All African Americans in Hollywood in the first half of the twentieth century also lived with an acute awareness of the racial lines within the movie industry and throughout Los Angeles. Not a single performer was blind to the town’s racism. Yet with the odds stacked so heavily against them, African Americans kept coming west to pound the bright boulevards in pursuit of their bold movie dreams. What did they believe Hollywood could offer them? Ultimately, their very presence in the studios was sometimes a challenge to the system. And as in other parts of America, out of their separate existence—their separate parts of town, their separate ways of entertaining themselves, their camaraderie—there grew a cohesive community with a common sense of purpose and drive as well as a distinct cultural identity. No matter what happened at the studios, most African American performers became respected, integral parts of the larger black community in Los Angeles.

Although it is not revisionist history, this sort of approach to the nature of black community during the era of segregation is likely to please many black readers today who have grown skeptical and frustrated about integration and its seemingly destructive impact on the nature of black community, and who sometimes look back on earlier black life as if it were less complicated or co-opted, in some respects, than it is now. One might call this view, in the spirit of a non-pathological black cultural life, Ellisonian, in honor of Ralph Ellison, who so ardently promoted it. Bogle provides a lively and informative account of aspects of black communal life in Los Angeles and Hollywood—houses, clothes, cars, sex, and political activism—but the book does seem to paper over the real and intense differences and bloody antagonisms that existed within black communities at the time. It is a mistake to see the past as a simpler time or black community as a purer sort of organism, as if there were some hidden virtue in the fact that people’s choices were severely limited. To be sure, though, integration did cost the black community something as a community.

Bright Boulevards, Bold Dreams is, by and large, a highly readable and generally enjoyable examination of black life in Hollywood and Los Angeles. The reader is brought to understand how determined most black actors were to achieve success in their profession. The idea that actors like Stepin Fetchit and Hattie McDaniel (who won an Oscar for her portrayal of Mammie in the 1939 film Gone With the Wind) had ambition and took their craft seriously is important for modern readers, who might tend to confuse these professionals with the roles they played.

The book is basically framed around six major all-black cast films—Hearts in Dixie and Hallelujah in the 1930s, Stormy Weather and Cabin in the Sky in the 1940s (both of which starred Lena Horne), and Carmen Jones and Porgy and Bess in the 1950s (both of which starred Dorothy Dandridge). Bogle provides a solid account of the making of these films. He also reminds readers how important black child actors were in the development of Black Hollywood, such as Sunshine Sammy, Buckwheat, and Farina, who were featured in the Our Gang shorts. It must be remembered that the dancing team of the Nicholas Brothers, Sammy Davis Jr., and Dorothy Dandridge, for instance, all started out as child performers.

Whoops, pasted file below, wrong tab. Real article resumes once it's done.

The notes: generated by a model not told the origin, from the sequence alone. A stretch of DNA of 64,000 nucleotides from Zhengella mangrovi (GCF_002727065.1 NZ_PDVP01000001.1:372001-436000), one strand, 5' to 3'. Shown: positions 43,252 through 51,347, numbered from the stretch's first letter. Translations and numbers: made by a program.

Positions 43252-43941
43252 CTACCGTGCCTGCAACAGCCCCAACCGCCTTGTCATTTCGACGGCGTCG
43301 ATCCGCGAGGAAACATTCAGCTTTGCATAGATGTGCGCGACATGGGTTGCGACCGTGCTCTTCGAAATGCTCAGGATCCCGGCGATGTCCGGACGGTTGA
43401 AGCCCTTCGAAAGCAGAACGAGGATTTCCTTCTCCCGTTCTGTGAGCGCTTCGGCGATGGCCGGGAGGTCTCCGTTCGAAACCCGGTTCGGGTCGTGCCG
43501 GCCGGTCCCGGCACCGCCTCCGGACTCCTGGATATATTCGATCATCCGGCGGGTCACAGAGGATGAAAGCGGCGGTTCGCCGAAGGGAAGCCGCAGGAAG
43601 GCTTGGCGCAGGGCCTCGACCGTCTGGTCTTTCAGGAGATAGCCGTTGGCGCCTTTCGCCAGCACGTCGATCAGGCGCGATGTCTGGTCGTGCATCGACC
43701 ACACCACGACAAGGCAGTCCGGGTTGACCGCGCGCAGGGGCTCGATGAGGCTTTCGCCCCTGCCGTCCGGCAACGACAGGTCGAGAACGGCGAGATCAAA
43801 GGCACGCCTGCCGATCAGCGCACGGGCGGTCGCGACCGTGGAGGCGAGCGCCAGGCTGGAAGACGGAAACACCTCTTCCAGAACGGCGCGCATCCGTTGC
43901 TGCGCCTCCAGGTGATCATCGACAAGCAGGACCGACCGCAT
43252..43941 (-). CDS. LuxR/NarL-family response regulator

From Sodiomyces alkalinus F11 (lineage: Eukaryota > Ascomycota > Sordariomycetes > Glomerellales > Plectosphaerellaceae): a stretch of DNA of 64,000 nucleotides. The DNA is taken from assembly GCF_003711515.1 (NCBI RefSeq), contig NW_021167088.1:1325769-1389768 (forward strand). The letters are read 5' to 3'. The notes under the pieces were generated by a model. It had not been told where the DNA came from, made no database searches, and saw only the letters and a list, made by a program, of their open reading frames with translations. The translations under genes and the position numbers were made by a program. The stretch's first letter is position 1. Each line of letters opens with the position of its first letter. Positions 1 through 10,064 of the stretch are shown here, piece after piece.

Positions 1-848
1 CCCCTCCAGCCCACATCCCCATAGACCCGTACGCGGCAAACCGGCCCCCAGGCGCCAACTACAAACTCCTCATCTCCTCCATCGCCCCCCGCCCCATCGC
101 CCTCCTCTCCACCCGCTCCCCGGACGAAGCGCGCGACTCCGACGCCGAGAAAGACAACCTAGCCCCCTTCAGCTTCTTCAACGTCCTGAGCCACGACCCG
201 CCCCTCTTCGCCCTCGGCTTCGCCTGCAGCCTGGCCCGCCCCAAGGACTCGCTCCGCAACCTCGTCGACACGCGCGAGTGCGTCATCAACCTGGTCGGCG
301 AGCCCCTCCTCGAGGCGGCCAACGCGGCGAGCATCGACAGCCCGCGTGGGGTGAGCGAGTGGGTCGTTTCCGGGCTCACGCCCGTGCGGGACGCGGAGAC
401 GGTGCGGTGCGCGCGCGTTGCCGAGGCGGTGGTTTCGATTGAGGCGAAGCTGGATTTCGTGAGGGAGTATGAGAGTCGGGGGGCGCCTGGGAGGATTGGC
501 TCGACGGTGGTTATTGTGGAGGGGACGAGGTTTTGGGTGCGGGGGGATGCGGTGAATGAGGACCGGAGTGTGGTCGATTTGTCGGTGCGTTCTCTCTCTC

While there are several stories of talented blacks who didn’t make it because of the racism of the time, this is not, on the whole, a despairing book. Bogle ties all of this in with the development of black Los Angeles and the entertainment strip on Central Avenue. We learn not only of the black actors but also of black architect Paul Williams and studio composer Phil Moore, both part of the black bourgeois elite of Los Angeles. There are rich mini-biographies of actors Fredi Washington, Noble Johnson, Herb Jeffries, and James Edwards, all of whom need book-length treatments.

The book seems rushed at the end, as evidenced by the thin biography of Sammy Davis Jr. and the breathless wrap-up; one wonders why actor Rex Ingram is not mentioned much or why boxer Henry Armstrong’s Depression-era movie Keep Punching, which came out around the same time as Joe Louis’ The Spirit of Youth, is not mentioned at all.

But on the whole, Bright Boulevards, Bold Dreams is not only an instructive book but an important study as well. To place the black actors of Golden Age Hollywood within the context of a thriving black community is to see them in a refreshingly humanizing light, as it is to see the movie industry as both an instrument of cultural power and an island of absurd self-absorption, and to see America itself as the land where blacks were never sure if they were in or out, companions in the house or strangers in a strange land.

Dr. Gerald Early C’74 is the Merle Kling Professor of Modern Letters at Washington University.


©2005 The Pennsylvania Gazette
Last modified 07/01/05


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Books Maxfield Parrish and the American Imagists